As a mother of a son who "was born with an above-average disregard for authority," Christine Bronstein had a lot on her hands when it was time for her son to start kindergarten. "Needless to say, he had more than a little trouble adjusting to school. He actually walked right out of his preschool during nap time, after he asked the teacher to 'get me outta here.'" The founder of A Band of Women, a social network and information website for women, Christine took the experience and turned it into a children's book, Stewie Boomstein Starts School, the first in a series of books for kids and parents that deals with the transition to kindergarten, a critical moment in a child's life where parents are often in the dark about how best to manage it. Here, she shares her tips for preparing your child for school.
Did you know that your child's transition into school is not only an exciting step in growing up, but is also a determinant in your child's future academic performance? A National Institute of Health study showed transition practices a school has in place to smooth a child's initial path into kindergarten were directly correlated to academic achievement by the end of kindergarten. These same transition practices were proven to increase parent involvement and, according to another study, "research has suggested that parent involvement in school activities starting at kindergarten strongly impacts a child's adjustment to school, which can maintain through at least sixth grade."
Not to add to any growing anxiety you may have in reading these statistics, but still another study sponsored by the National Center for Educational Statistics suggests that kids who have unsuccessful transitions into kindergarten are "less likely to catch up . . . and more likely to drop out of school."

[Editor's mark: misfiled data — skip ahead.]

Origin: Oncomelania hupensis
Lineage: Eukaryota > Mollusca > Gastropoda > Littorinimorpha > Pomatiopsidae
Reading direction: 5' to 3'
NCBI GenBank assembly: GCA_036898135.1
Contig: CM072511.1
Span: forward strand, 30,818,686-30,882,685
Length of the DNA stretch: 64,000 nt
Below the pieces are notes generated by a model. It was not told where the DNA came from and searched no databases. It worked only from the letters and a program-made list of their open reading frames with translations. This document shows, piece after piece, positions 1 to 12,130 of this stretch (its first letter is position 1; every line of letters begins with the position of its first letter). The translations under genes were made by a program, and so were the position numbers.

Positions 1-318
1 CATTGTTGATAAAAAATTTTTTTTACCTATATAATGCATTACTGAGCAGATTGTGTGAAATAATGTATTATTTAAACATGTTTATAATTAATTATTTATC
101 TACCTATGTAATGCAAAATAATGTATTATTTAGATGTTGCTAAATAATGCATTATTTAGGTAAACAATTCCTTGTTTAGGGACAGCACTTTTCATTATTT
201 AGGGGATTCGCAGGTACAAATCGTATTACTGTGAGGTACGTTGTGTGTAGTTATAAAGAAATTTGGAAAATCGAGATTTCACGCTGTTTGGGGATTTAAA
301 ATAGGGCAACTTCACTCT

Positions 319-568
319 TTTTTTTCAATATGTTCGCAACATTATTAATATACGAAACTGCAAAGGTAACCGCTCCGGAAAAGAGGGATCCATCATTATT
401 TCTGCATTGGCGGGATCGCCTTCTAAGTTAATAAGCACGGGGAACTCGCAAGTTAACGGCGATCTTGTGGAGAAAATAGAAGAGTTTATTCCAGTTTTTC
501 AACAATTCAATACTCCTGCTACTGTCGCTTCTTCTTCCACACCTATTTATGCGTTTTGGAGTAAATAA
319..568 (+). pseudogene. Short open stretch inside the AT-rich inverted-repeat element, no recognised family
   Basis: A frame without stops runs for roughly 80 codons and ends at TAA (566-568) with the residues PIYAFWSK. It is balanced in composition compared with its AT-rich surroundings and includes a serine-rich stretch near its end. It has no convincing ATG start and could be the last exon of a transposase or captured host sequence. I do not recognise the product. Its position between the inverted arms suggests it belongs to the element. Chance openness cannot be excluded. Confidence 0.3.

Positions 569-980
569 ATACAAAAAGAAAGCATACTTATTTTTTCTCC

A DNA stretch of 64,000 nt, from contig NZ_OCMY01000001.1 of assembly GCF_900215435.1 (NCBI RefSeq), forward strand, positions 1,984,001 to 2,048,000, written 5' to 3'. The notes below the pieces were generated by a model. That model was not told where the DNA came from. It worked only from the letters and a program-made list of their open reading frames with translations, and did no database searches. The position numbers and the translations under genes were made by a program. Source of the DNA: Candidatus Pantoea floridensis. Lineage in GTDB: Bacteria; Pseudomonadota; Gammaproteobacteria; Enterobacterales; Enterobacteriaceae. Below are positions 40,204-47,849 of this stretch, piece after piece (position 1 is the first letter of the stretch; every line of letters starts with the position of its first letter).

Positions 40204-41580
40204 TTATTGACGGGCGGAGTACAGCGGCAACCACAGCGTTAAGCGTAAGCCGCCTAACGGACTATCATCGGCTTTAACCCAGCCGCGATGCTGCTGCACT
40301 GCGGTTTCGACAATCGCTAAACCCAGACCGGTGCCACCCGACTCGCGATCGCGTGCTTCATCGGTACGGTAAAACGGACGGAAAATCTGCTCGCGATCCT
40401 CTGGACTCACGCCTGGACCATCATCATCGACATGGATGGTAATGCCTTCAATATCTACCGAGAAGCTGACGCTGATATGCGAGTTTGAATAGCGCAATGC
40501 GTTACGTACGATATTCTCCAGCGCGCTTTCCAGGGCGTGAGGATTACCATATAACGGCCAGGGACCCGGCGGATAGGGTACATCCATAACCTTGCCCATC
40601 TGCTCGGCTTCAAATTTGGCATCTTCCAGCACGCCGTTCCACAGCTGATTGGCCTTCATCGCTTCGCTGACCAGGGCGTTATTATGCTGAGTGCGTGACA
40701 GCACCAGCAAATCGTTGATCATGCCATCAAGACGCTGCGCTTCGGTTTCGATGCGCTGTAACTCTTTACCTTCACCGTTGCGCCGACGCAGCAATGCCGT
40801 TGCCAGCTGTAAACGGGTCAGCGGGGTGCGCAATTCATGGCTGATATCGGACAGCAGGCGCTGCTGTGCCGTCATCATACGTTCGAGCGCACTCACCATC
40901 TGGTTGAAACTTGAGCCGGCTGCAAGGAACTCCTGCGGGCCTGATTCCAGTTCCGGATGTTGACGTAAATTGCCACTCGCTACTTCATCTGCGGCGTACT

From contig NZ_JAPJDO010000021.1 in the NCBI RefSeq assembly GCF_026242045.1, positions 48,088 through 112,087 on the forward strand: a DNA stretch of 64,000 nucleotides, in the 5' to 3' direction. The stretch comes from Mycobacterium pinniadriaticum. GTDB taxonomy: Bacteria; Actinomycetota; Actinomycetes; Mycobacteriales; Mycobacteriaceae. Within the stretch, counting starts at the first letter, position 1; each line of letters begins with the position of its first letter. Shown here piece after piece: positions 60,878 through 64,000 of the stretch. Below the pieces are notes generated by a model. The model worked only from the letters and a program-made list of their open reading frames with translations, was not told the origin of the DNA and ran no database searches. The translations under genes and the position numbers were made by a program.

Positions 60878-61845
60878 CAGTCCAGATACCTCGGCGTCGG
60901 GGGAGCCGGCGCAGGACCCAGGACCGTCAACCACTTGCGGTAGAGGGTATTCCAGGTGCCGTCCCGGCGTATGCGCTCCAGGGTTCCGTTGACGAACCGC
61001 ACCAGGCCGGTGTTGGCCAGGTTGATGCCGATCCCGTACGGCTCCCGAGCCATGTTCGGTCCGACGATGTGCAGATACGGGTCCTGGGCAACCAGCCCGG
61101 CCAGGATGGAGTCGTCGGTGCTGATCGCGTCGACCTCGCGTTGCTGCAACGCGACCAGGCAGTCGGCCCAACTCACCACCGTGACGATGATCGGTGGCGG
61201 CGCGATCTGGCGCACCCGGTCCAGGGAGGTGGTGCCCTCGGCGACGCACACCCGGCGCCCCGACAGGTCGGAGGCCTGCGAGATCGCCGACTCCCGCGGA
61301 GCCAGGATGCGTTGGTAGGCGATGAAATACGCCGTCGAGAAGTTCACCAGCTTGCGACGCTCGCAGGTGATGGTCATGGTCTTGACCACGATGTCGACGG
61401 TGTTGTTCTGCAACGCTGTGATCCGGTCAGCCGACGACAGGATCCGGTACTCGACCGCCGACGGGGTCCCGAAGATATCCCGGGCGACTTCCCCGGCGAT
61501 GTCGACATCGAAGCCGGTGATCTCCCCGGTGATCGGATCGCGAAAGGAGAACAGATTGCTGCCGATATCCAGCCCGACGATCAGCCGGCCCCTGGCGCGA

But this crucial step doesn't have to be overwhelming. In 1998, the National Education Goals Panel made a national push for kindergarten school readiness, and most schools have initiated school readiness practices since then.
But these practices require a combined effort, and parents must understand the importance of these events, get informed, and take advantage of transition practices a school has to offer.
For example, many transition events such as kindergarten sneak peeks, open houses, and kinder camps happen in the Spring and Summer before kindergarten, well before parents (at least this parent) think they need to start transitioning their child.
When my son was starting school, I had no idea that a visit to school the Spring before he started would make such a big difference in his overall academic achievement. Since he seemed to be having such an easy time with learning, I failed to see the importance of the other parts of starting school. But my little guy needed to know more than just his alphabet. He needed to know what his classroom looked like, what his schedule would be, and what the rules were. He needed to know who his teacher would be and what she expected of him.
Because I failed to see these things, he entered a new universe where he had no idea what was going to happen next, and he grew really frustrated. Needless to say, he did not have the smoothest transition.
I impart these tips to all the overwhelmed parents out there. They are simple, concrete tips you can do without breaking a sweat, I promise. And, luckily for busy parents, it turns out some of the most successful transition practices in determining a child's outcome are not very time-consuming.
Source: Flickr user lorenkerns